Holtzman Didn’t Do It
In late August, when it first started to look like Bob Beauprez might not be able to close the gap on Democrat Bill Ritter in the race for governor, some in the Beauprez camp began spinning the yarn that if their man lost, it would be because of former gubernatorial candidate Marc Holtzman.
Since Election Day that talk has only increased, with Beauprez loyalists blaming the failed campaign of Holtzman for negatively impacting his fellow Republican candidate in anticipation of a GOP primary.
Holtzman may be worthy of some measure of blame for Beauprez’s implosion, but how much blame does he really deserve?Less than two weeks before Holtzman dropped out of the race, Rasmussen Reports published a poll showing Bill Ritter leading Beauprez 43-38. In October 2005, The Denver Post published results from a poll showing Ritter with a 42-36 lead over Beauprez. In a period of almost eight months, Ritter’s lead over Beauprez basically stayed where it had begun.
It wasn’t until long after Holtzman officially dropped out of the race (Holtzman left on June 22) that Beauprez’s campaign really began to crater. On July 13, Rasmussen Reports still had Ritter up 42-37. On August 14, Ritter had increased his lead to 48-39. On September 14, Ritter had grown the lead to 50-33, according to a Rocky Mountain News/CBS4 poll.
Let’s look at it another way. Of all of the major disasters that befell the Beauprez campaign, how many of them happened with Holtzman in the race?
The only thing you can really blame on Holtzman is that some Republicans were very angry with Beauprez for the way he dealt with Holtzman. But even if you make that case, Republican anger isn’t why Beauprez lost to Ritter. It certainly didn’t help his cause, but it wasn’t the reason he lost. Beauprez lost by 16 points. Republicans didn’t run from him. EVERYONE ran from him.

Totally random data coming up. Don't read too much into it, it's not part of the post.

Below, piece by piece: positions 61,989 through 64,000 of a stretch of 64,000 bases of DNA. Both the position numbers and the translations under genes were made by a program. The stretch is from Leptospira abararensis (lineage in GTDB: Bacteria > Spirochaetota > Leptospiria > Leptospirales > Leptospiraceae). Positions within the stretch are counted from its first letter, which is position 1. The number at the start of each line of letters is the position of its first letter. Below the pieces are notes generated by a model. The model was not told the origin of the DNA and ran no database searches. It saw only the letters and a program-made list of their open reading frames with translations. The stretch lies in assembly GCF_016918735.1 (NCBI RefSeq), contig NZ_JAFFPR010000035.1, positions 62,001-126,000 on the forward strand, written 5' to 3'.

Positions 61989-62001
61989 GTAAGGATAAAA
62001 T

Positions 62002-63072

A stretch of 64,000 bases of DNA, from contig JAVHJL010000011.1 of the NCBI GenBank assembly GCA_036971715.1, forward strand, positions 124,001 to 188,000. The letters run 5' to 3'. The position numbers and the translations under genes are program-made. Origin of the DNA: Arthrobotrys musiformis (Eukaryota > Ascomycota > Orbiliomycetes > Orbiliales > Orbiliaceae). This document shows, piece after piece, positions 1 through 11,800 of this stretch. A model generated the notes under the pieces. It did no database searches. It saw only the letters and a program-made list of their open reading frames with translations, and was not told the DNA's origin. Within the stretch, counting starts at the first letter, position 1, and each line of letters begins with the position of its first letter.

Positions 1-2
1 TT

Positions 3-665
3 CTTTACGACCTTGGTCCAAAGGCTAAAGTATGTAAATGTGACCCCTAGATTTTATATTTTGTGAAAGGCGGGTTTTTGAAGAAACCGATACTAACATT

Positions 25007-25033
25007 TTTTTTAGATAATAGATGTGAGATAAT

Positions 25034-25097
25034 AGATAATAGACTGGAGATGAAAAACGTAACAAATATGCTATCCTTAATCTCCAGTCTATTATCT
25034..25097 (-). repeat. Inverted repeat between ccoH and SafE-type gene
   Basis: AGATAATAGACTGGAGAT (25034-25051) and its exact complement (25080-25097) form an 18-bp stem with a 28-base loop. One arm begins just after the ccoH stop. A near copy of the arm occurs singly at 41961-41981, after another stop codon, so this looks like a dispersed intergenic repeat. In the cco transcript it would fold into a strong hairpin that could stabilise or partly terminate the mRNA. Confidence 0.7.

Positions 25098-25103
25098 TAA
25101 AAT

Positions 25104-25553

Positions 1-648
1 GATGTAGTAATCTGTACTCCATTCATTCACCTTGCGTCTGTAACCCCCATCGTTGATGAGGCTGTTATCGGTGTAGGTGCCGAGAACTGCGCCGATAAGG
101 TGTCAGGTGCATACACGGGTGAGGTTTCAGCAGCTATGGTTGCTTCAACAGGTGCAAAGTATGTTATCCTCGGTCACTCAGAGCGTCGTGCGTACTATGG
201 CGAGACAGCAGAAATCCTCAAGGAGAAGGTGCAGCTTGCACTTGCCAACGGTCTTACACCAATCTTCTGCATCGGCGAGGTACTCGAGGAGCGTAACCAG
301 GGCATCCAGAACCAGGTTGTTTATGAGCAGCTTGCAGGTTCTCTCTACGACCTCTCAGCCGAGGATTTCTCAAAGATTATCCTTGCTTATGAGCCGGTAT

The “Both Ways Bob” nickname was created by the Holtzman campaign, but the nickname stuck because Beauprez really did change his position on a lot of issues (and because blogs helped popularize the name). The shoe fit, which is why Beauprez wore it. Beauprez continually changed his position on a number of issues long after the “Both Ways Bob” nickname was created. He made his nickname worse.
And let’s not forget that Beauprez didn’t actually have to face a primary election. Holtzman was out of the race nearly two months before the primary. In fact, you can even make a case that Beauprez might have benefited from a primary because it might have forced him to get serious about problems with his candidacy much sooner than he did.
So, did Holtzman damage Beauprez’s candidacy for governor?
But is Holtzman the reason that Beauprez was blown out by Bill Ritter on Election Day?
With or without Holtzman, Beauprez would have repeatedly rammed his foot in his mouth. With or without Holtzman, Beauprez still had to come up with a message that made sense and interested voters (which he didn’t do). With or without Holtzman, Beauprez still would have had a woefully inadequate campaign staff.
With or without Holtzman, Beauprez was a still bad candidate who ran a really bad campaign against a solid Democratic opponent.
There’s plenty of blame to go around for Beauprez’s failure as a candidate for governor. Most of it should end up right back at the candidate himself.
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